Friday, May 14, 2010
A simmering debate over regulating agricultural runoff that is polluting Salinas Valley waterways boiled over this week, as environmental activists urged the Central Coast Water Quality Control Board to act on a proposed order and farmers complained the restrictions would be too costly and burdensome.
On Wednesday the water board held a workshop about the proposed rules, which would require comprehensive farm plans and establish time lines for growers to reduce runoff and groundwater discharges in compliance with water quality standards.
“It’s about time,” said Monterey Coastkeeper Steve Shimek, in a prepared statement. “Our water is poisonous, and agriculture needs to clean its mess up. The CCRWQCB has drafted a plan that moves us in the right direction and gives the growers decades to come into compliance. It’s more than fair.”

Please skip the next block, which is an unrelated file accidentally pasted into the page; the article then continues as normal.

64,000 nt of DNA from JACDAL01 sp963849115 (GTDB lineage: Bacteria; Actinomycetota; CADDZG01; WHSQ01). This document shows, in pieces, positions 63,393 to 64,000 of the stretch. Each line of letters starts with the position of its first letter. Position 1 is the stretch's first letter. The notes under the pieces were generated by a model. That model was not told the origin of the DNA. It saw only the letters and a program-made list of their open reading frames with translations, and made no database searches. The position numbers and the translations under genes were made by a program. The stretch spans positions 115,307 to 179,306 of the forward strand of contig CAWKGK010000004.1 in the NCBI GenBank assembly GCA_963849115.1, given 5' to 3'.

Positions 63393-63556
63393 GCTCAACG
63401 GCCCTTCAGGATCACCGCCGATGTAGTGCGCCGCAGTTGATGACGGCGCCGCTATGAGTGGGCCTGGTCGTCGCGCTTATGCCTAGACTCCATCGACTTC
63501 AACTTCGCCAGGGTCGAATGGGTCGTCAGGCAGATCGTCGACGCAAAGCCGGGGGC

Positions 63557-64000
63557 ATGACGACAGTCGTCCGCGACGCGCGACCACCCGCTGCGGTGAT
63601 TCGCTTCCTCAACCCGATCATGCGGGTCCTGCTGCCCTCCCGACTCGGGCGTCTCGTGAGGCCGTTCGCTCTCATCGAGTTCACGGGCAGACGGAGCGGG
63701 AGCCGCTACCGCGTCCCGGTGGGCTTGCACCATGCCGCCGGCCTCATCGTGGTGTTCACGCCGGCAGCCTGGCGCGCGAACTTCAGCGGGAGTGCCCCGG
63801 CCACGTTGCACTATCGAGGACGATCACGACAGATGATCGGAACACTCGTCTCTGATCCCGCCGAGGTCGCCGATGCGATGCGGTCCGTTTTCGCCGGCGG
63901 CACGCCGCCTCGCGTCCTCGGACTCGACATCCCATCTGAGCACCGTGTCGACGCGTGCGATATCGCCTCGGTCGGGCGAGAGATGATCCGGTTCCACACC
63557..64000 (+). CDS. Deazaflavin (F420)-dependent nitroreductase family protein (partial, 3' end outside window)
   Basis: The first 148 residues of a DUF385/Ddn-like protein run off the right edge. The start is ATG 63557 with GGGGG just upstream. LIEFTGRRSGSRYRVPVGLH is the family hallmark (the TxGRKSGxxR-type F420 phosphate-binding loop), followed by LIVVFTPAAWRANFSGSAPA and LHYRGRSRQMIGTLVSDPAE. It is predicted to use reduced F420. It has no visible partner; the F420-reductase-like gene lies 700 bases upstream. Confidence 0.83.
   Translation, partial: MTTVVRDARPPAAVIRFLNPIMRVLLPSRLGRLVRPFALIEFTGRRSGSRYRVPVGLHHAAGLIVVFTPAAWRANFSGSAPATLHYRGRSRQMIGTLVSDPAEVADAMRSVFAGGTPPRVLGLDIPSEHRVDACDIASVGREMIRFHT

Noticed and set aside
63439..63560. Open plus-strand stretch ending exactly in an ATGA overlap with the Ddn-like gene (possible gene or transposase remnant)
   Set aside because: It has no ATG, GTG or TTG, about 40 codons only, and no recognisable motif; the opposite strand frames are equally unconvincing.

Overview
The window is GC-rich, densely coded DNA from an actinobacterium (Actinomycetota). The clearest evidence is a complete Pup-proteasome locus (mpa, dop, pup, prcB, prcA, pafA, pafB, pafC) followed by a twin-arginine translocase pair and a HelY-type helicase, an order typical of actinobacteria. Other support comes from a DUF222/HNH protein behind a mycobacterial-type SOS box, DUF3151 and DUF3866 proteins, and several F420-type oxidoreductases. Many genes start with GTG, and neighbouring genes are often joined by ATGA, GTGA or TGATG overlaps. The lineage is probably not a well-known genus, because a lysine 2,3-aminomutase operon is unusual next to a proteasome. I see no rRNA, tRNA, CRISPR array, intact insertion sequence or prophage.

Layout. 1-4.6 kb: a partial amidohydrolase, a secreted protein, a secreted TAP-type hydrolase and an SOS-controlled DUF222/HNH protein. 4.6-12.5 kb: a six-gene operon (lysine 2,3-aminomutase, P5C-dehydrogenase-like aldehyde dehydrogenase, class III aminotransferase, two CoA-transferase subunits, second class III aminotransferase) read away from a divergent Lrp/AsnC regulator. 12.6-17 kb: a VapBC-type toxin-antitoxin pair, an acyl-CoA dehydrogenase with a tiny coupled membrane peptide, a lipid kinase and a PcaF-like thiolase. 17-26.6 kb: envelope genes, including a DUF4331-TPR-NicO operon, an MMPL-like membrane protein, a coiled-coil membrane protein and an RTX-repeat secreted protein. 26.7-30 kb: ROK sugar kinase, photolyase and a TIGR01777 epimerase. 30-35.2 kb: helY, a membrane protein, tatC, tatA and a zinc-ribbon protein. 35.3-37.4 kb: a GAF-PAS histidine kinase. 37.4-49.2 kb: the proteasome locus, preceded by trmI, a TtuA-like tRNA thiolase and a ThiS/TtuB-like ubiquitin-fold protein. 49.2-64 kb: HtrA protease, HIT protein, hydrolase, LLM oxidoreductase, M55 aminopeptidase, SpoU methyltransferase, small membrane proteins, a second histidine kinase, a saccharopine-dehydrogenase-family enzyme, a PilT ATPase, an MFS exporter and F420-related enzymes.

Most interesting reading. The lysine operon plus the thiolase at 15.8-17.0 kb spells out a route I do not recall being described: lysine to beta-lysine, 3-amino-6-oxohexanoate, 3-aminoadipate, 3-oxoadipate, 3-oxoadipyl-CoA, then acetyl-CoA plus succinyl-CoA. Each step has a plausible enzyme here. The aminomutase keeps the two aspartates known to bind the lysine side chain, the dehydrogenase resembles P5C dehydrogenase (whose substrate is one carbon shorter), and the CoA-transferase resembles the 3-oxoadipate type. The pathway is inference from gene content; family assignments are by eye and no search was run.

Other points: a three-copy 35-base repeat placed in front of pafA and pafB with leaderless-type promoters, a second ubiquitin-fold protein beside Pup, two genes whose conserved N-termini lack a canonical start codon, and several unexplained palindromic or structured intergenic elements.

Several local growers and industry groups support an alternative water quality improvement plan pitched by the California Farm Bureau Federation. "There is no need for CCRWQCB to impose arbitrary restrictions on commercial agriculture so long as farmers take necessary steps to demonstrate water quality improvement over a scientifically feasible time line with intermediate milestones," the farm bureau says in its proposal.